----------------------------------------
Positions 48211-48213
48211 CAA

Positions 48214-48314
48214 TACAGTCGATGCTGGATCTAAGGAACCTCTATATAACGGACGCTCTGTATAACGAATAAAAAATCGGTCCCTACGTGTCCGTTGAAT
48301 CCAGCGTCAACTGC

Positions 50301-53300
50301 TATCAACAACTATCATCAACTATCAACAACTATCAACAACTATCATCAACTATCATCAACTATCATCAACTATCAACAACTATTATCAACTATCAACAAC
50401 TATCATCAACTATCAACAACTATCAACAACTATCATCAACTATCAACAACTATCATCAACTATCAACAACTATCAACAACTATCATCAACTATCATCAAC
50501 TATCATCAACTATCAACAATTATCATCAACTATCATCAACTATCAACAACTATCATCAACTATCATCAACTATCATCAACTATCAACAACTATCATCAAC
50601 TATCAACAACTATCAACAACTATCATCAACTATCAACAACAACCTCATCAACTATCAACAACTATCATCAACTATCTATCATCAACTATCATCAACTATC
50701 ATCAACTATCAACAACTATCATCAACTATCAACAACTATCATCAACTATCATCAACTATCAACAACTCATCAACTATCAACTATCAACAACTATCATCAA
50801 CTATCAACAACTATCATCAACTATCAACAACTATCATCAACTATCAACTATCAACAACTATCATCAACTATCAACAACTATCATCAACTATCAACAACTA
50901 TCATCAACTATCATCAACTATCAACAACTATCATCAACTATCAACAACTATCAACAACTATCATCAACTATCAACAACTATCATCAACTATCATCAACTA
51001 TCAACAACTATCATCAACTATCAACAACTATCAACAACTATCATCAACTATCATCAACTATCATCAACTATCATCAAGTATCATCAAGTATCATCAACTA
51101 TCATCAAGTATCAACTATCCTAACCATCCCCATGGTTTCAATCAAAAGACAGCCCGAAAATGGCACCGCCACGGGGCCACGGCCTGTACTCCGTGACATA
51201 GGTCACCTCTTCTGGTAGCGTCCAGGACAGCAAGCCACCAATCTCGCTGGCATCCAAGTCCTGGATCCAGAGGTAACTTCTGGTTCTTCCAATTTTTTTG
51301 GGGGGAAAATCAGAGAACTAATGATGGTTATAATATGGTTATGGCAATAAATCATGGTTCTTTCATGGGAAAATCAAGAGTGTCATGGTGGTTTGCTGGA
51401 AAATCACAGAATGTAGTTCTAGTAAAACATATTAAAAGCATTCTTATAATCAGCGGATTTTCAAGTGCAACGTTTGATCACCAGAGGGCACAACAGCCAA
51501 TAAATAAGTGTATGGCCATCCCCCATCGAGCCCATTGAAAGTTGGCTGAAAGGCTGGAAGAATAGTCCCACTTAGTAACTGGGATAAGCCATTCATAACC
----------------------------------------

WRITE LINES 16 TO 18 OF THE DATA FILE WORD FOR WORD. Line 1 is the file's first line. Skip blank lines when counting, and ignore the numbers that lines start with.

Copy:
51201 GGTCACCTCTTCTGGTAGCGTCCAGGACAGCAAGCCACCAATCTCGCTGGCATCCAAGTCCTGGATCCAGAGGTAACTTCTGGTTCTTCCAATTTTTTTG
51301 GGGGGAAAATCAGAGAACTAATGATGGTTATAATATGGTTATGGCAATAAATCATGGTTCTTTCATGGGAAAATCAAGAGTGTCATGGTGGTTTGCTGGA
51401 AAATCACAGAATGTAGTTCTAGTAAAACATATTAAAAGCATTCTTATAATCAGCGGATTTTCAAGTGCAACGTTTGATCACCAGAGGGCACAACAGCCAA